Red meat can be a part of a healthy diet, but it’s best to moderate your intake. Consuming high amounts of red meat has been linked to a higher risk of developing certain health conditions, including colorectal cancer (25Trusted Source).
Try cutting back on red meat and eating plant-based protein, fish, and poultry more frequently.
A 3-ounce (85-g) serving of lean beef provides 24.6 g of protein (24Trusted Source).
People who include a lot of fish in their diet tend to have a lower risk of health conditions like heart disease and type 2 diabetes. Plus, fatty fish like salmon and herring are high in omega-3 fats, which have powerful benefits for your overall health, including supporting heart health (27Trusted Source, 28Trusted Source, 29Trusted Source).
All types of fish are high in protein. For example, half a salmon fillet (124 g) provides 30.5 g of protein, while a cod fillet (180 g) provides 41 g of protein (30Trusted Source, 31Trusted Source).
Quinoa is often referred to as a complete protein because it contains all nine essential amino acids that your body can’t make on its own. However, it actually contains insufficient amounts of certain amino acids, like leucine (33Trusted Source).
When you’re pressed for time and unable to prepare a meal, protein powder can come in handy.
You can easily add protein powders like whey and pea protein to shakes, smoothies, energy balls, yogurt, and more to increase the protein and fullness factor.
Whey protein powder provides about 16.6 g of protein per scoop (28.6 g), while pea protein provides 15 g of protein per scoop (20 g) (34Trusted Source, 35Trusted Source).
Note that the protein content per scoop differs between products, even when the scoop size is the same.
12. Ezekiel bread
Ezekiel bread is different from most other breads. It’s made of organic and sprouted whole grains and legumes, including millet, barley, spelt, wheat, soybeans, and lentils.
Compared with other breads, like white bread, Ezekiel bread is high in protein, fiber, and various important nutrients.
One slice (50 g) of Ezekiel bread provides 6 g of protein (36).
However, remember that the exact nutritional content of Ezekiel bread will vary between products.
13. Pumpkin seeds
Pumpkin seeds are a great source of minerals like iron, phosphorus, magnesium, and zinc. Plus, they’re loaded with plant-based protein and fiber (37Trusted Source).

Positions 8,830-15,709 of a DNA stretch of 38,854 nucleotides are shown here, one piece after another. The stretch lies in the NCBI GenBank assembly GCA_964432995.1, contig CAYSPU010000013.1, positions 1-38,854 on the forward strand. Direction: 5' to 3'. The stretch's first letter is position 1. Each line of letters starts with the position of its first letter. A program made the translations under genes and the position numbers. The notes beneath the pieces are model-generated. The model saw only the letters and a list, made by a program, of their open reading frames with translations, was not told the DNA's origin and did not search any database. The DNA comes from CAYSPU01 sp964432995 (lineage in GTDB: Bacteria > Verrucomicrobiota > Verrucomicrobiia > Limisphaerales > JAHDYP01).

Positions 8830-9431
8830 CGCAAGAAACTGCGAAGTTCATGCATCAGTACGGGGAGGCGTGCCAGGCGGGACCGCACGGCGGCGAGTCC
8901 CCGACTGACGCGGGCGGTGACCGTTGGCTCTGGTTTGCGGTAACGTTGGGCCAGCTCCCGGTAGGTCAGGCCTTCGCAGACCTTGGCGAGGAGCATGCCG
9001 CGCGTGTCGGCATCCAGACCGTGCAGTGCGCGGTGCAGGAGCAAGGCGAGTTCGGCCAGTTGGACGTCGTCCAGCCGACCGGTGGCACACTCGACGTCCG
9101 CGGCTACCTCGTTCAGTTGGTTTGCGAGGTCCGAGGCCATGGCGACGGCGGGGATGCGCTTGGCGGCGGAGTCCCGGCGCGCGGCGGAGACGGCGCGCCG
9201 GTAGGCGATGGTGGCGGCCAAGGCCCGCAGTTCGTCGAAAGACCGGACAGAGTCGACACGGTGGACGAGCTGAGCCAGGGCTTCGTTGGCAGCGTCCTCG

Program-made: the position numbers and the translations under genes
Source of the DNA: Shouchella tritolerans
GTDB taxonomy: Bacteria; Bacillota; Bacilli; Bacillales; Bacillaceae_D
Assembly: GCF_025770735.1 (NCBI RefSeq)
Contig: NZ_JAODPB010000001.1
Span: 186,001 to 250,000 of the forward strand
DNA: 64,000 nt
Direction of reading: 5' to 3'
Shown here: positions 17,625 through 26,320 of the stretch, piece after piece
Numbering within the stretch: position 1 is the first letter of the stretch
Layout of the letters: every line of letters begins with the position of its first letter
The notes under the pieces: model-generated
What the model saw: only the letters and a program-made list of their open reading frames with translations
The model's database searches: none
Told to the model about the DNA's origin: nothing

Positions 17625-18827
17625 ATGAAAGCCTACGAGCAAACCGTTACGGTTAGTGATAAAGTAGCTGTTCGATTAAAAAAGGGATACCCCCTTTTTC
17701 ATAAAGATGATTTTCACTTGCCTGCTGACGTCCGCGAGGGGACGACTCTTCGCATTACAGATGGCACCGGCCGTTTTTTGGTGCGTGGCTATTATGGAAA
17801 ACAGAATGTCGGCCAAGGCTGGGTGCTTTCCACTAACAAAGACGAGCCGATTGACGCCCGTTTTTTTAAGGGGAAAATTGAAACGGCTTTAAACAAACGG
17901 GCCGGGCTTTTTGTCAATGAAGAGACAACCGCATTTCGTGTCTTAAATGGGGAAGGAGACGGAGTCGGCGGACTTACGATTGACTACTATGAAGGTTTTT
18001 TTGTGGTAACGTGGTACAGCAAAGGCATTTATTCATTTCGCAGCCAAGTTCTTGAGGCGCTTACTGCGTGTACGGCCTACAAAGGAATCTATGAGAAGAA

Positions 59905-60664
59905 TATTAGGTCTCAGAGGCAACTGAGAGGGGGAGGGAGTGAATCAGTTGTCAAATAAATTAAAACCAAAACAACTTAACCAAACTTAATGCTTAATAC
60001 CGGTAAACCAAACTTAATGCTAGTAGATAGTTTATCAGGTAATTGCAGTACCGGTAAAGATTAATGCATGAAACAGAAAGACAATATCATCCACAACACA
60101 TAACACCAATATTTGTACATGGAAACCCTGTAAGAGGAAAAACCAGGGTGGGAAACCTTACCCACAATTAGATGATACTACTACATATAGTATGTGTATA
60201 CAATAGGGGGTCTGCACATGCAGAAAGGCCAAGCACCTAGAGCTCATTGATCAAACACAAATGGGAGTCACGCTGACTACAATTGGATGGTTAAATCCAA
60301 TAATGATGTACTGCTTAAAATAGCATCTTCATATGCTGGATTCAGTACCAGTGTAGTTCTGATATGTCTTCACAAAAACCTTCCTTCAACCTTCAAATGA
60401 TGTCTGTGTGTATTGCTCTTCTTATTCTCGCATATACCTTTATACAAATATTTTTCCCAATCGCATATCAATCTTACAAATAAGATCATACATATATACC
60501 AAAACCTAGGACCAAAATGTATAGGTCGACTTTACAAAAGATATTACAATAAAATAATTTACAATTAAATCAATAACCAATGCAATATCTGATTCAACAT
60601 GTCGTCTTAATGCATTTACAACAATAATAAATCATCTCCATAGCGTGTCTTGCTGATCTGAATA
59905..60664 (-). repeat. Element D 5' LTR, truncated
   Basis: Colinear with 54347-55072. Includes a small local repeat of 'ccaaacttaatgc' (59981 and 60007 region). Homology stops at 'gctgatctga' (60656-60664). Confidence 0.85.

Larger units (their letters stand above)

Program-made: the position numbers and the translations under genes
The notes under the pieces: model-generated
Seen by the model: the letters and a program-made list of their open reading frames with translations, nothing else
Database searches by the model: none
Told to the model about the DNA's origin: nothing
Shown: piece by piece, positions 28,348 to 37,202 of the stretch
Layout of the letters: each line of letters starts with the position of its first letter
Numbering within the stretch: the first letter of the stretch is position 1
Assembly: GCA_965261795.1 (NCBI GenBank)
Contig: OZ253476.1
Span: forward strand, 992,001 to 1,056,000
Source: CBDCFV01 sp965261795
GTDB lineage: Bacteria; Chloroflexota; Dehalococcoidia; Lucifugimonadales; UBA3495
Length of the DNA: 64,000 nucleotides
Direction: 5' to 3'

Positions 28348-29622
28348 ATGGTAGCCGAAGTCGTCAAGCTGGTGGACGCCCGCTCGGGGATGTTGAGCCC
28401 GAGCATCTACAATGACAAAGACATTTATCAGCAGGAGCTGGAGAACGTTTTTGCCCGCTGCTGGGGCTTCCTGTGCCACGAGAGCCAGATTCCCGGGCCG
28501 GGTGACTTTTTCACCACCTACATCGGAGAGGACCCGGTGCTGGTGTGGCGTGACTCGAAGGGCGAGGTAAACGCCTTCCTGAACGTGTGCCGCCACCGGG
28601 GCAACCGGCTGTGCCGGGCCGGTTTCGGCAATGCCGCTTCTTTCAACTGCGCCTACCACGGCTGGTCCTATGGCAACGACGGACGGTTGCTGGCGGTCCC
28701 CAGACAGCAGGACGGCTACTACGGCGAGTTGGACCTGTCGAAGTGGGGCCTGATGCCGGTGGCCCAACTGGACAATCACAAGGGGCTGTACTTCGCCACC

Try adding pumpkin seeds to salads, baked goods, oatmeal, or yogurt, or mix them with unsweetened dried fruit and almonds for a convenient snack.
A 1/4 cup (29.5 g) of pumpkin seeds provides 8.8 g of protein (37Trusted Source).
Other high protein seeds include sunflower seeds, which provide 7.25 g per 1/4-cup (35-g) serving, and flax seeds, which provide 7.5 g of protein per 1/4-cup (42-g) serving (38Trusted Source, 39Trusted Source).
14. Turkey breast
Turkey breast consists mostly of protein, with very little fat and few calories. It also contains several vitamins and minerals, including selenium, zinc, and vitamins B12 and B6 (40Trusted Source).
A 3-ounce (85-g) serving of turkey provides 25.6 g of protein (40Trusted Source).
Shellfish, including shrimp, oysters, clams, and scallops are excellent sources of protein. Plus, shellfish contain healthy fats and a number of vitamins and minerals, including selenium, zinc, vitamin B12, and iron (41Trusted Source).
A 3-ounce (85-g) serving of cooked clams provides 21.8 g of protein, while the same serving of shrimp provides 20.4 g of protein (41Trusted Source, 42Trusted Source).
Eating peanuts and peanut butter may help make you feel full due to their high protein content. In fact, studies show that adding peanut butter to a high carb meal may help reduce blood sugar spikes after the meal (44Trusted Source).
A 1-ounce (28.35-g) serving of peanuts provides 7.31 g of protein, while a 2-tablespoon (32-g) serving of smooth peanut butter provides 7.2 g of protein (43Trusted Source, 45Trusted Source).